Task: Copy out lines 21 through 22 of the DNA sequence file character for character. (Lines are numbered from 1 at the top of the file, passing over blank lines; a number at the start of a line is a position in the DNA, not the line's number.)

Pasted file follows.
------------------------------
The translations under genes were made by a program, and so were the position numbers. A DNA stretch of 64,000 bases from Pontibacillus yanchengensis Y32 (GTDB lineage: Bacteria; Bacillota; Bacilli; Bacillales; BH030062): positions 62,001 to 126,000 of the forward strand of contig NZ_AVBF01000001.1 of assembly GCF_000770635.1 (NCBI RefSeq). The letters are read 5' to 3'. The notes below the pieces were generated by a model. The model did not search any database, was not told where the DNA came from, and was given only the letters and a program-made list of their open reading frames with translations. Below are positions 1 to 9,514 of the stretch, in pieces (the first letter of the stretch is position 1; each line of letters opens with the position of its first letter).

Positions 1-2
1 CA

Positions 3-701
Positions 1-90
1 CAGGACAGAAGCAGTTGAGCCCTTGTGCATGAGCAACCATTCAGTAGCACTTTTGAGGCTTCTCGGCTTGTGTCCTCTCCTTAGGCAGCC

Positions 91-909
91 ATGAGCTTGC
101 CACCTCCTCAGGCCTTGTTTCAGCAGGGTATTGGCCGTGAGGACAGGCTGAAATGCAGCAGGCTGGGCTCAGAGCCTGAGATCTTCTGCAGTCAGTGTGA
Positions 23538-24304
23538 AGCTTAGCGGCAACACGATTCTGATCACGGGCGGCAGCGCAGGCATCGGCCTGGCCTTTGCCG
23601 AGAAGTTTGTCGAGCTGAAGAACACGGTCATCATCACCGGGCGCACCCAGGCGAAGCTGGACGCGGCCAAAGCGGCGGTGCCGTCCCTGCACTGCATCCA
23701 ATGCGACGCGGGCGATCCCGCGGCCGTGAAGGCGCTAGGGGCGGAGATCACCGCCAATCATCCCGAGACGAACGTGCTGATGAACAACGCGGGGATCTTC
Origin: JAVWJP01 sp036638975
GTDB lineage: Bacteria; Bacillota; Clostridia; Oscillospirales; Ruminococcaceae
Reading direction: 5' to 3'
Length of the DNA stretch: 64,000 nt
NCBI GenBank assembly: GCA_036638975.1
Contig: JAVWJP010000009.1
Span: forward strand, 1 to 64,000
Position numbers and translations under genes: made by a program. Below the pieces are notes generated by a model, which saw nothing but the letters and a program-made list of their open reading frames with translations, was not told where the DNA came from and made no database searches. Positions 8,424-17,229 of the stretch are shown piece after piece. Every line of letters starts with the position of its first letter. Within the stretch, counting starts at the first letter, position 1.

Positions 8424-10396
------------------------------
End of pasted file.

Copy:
Position numbers and translations under genes: made by a program. Below the pieces are notes generated by a model, which saw nothing but the letters and a program-made list of their open reading frames with translations, was not told where the DNA came from and made no database searches. Positions 8,424-17,229 of the stretch are shown piece after piece. Every line of letters starts with the position of its first letter. Within the stretch, counting starts at the first letter, position 1.

Positions 8424-10396